Our friends Aimee and Julien recently took care of Lucy, while we took a whirlwind vacation in Germany, Luxembourg, Switzerland and France. We had warned Julien that Lucy speaks English, though I've worked to teach her a few French phrases, like "Assis!", "Donne-moi la patte," and "Non!" (Well, that one is pretty easy to translate, actually.) We made sure to leave them with lots of instructions as to her signals, so they would know exactly what Lucy was telling them. She can be quite particular about what she wants.
- "When she leans on you, she wants attention. Pet her, hug her, talk to her, give her kisses on the top of the head. She's very attention-demanding. Some would call it aggressive, actually."
"When she hops and sort of snaps at her butt, twisting and turning each way, it usually means she wants a walk, NOW. And if you don't take her, you'll become victim of an SBD that will melt your contact lenses."
"If she looks at you, pointedly, pushes into you with her nose, and keeps turning back to walk to the kitchen, she wants a cookie. Say, 'show me' and if she doesn't take you right to the cookie box, don't give her one."
"If her breath is bad, that means she wants fresher water. She'll stop drinking if it's not fresh enough for her. We usually change it at least twice a day, and announce, 'Fresh!' when we do. Otherwise, she won't check, and her breath will be awful."
"If her food is in the kitchen and you're in the living room, and she goes into the kitchen, brings out a mouthful of food, drops it on the floor and looks at you pointedly, that means 'I want to eat out here. Please go get my bowl.'"
We left for our vacation, secure in the knowledge that our friends could handle taking care of our baby. When we arrived home, Aimee told us stories of misunderstandings between herself and Lucy, and we all laughed when she told us we were "tri-lingual"--speaking English, French and Dog (I like to call it Chien-ois.)
In the last few weeks, the temperature started to rise, and we all began to suffer. Lucy was shaved to the skin with a tondeuse (clipper) that we bought at Darty, which actually worked as promised. (We had no choice--we were NOT going after her again with two scissors.) We took to drinking more liquids, wearing less clothing, sitting in front of the fan, and avoiding leaving the apartment during the hot hours of the day.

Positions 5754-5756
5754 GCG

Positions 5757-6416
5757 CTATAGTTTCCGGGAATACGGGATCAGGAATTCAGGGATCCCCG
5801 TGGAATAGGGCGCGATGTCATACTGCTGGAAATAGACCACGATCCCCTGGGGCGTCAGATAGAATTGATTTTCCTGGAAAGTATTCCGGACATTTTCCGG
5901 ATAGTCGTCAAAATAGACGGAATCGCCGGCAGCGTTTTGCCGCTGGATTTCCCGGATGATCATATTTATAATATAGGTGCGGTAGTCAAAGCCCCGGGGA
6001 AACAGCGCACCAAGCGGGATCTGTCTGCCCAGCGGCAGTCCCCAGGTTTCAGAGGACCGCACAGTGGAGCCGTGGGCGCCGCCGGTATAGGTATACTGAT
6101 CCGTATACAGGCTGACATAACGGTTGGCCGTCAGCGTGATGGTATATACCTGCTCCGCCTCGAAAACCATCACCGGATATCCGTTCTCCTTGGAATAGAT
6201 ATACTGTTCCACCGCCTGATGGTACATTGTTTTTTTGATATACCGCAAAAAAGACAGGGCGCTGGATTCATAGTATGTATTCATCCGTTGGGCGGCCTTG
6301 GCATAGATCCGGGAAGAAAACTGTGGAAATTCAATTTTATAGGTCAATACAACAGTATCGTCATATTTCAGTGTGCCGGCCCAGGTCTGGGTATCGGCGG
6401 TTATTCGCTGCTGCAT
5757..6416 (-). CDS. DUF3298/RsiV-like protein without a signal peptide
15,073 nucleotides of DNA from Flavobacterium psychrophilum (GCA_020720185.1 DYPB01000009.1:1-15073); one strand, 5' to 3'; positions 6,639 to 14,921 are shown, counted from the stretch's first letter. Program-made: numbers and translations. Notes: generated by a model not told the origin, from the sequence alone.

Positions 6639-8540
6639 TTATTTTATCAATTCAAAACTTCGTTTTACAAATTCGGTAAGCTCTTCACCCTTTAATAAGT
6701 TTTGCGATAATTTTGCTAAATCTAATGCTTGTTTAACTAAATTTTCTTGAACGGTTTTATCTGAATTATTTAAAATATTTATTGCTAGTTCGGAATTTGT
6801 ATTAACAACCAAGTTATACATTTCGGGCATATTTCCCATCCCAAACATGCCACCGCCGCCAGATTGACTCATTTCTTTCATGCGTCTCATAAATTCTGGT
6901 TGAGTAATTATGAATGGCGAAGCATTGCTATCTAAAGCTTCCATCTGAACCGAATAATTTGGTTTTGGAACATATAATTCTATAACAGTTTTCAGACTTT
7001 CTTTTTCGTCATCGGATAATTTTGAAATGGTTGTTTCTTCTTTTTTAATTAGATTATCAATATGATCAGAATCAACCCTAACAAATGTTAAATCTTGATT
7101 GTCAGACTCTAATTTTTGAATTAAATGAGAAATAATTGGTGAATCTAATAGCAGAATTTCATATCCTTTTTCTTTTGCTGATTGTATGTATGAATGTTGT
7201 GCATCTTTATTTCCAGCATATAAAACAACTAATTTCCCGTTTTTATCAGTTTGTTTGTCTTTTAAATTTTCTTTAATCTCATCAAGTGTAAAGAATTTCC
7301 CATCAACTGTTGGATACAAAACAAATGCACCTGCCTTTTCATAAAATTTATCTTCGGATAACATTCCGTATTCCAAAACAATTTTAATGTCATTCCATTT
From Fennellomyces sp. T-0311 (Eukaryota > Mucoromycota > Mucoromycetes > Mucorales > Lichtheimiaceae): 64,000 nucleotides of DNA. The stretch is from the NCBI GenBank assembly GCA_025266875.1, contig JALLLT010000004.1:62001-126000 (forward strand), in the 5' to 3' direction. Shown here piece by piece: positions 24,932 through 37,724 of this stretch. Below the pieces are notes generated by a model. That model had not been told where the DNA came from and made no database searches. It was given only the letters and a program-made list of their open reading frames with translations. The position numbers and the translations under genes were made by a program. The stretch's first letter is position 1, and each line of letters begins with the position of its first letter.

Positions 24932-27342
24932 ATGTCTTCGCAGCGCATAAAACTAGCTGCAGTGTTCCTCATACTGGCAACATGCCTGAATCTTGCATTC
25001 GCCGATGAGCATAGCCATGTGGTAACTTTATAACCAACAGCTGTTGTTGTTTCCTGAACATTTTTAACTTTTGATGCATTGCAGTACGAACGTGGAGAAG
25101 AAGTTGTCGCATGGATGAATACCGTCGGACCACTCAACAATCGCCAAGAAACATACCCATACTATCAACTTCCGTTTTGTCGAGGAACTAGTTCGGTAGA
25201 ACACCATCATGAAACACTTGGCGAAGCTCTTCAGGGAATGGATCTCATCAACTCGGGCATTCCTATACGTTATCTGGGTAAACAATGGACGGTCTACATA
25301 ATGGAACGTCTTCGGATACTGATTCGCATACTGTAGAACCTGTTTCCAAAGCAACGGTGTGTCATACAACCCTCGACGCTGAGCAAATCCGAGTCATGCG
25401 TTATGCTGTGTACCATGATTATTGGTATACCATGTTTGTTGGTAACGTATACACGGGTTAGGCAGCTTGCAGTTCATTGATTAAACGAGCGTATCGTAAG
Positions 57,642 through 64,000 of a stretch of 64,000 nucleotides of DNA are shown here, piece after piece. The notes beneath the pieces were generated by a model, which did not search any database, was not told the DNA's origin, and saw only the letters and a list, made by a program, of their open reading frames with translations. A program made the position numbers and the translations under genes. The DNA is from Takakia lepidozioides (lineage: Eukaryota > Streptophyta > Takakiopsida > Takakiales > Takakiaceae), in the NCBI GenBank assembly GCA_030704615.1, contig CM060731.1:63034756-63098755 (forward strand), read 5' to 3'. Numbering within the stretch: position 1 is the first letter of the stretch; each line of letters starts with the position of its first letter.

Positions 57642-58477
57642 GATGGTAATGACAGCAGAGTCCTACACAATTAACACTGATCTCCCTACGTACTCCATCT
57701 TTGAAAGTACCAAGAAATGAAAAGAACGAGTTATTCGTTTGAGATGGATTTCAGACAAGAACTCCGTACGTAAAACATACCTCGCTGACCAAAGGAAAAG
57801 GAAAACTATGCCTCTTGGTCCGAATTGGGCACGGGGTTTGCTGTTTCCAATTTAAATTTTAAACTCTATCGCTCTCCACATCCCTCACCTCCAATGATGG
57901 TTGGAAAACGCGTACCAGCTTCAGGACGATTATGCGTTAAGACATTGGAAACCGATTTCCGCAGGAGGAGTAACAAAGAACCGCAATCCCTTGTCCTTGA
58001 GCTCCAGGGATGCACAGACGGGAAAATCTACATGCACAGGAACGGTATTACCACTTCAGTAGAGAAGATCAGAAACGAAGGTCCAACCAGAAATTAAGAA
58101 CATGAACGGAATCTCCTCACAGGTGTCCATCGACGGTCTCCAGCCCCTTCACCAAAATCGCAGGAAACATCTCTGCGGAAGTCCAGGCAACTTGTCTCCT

I started hoarding empty water and pop bottles to fill with tap water and chill in the fridge. Dr. B and I filled our glasses regularly, drinking at least one glass every hour, if not more.
Soon, we noticed that Lucy wasn't drinking. Despite the heat, she would avoid the dish, no matter how many times we refilled it and announced, "Fresh!" She would eat 2 or 3 ice cubes that were offerred, but the water was left to sit and get stale. We began to worry.
"What if she gets too dehydrated? She's not drinking enough! She isn't panting--she might be getting brain damaged or something!"
We didn't know what to do. Our vet had always told us to offer her lots of fresh water, but we were doing that, and she still wasn't drinking. We led the dog to the water, pushed her nose in it, but still we could not make her drink.
Then, as I went into the fridge to refill my own glass, I saw Lucy watching me, a disgusted look on her furry little face.
And it dawned on me.
I emptied her bowl, and called her over. I poured some cold water from the bottle into her dish.
She looked at me as if to say, "Finally!" and lapped up every drop.
This dog is too smart for her own good. I'm considering letting her run for Congress when we get back.